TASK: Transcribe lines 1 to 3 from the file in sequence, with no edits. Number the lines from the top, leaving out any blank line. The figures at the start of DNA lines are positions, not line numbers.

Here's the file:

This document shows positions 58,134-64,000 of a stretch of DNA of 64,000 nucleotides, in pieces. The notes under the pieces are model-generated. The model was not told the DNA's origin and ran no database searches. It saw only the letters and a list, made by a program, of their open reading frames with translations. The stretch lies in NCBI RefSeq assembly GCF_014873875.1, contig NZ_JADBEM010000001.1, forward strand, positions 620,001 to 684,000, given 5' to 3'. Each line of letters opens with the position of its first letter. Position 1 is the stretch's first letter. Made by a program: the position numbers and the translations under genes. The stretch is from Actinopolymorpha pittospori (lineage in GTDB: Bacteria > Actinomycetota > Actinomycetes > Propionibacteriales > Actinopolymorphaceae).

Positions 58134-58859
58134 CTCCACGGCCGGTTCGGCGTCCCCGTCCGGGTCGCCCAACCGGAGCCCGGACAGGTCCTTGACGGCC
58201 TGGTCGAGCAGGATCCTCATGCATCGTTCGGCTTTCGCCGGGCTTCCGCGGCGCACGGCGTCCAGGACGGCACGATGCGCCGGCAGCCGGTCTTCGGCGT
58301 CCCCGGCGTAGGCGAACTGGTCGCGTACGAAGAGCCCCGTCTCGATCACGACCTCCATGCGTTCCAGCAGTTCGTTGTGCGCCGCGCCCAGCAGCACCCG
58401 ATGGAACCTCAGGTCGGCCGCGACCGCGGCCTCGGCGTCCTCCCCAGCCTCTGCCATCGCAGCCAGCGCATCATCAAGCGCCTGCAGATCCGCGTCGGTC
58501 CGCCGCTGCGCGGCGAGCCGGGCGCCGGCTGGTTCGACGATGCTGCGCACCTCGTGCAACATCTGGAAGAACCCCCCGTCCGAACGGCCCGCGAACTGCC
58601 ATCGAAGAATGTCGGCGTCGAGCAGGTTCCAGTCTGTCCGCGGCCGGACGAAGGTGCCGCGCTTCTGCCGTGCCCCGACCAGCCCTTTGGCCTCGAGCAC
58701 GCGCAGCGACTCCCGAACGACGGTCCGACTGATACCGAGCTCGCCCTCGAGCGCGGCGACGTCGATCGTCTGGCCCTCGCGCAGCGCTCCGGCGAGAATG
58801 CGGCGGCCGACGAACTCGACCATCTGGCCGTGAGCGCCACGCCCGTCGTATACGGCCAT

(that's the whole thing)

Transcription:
This document shows positions 58,134-64,000 of a stretch of DNA of 64,000 nucleotides, in pieces. The notes under the pieces are model-generated. The model was not told the DNA's origin and ran no database searches. It saw only the letters and a list, made by a program, of their open reading frames with translations. The stretch lies in NCBI RefSeq assembly GCF_014873875.1, contig NZ_JADBEM010000001.1, forward strand, positions 620,001 to 684,000, given 5' to 3'. Each line of letters opens with the position of its first letter. Position 1 is the stretch's first letter. Made by a program: the position numbers and the translations under genes. The stretch is from Actinopolymorpha pittospori (lineage in GTDB: Bacteria > Actinomycetota > Actinomycetes > Propionibacteriales > Actinopolymorphaceae).

Positions 58134-58859
58134 CTCCACGGCCGGTTCGGCGTCCCCGTCCGGGTCGCCCAACCGGAGCCCGGACAGGTCCTTGACGGCC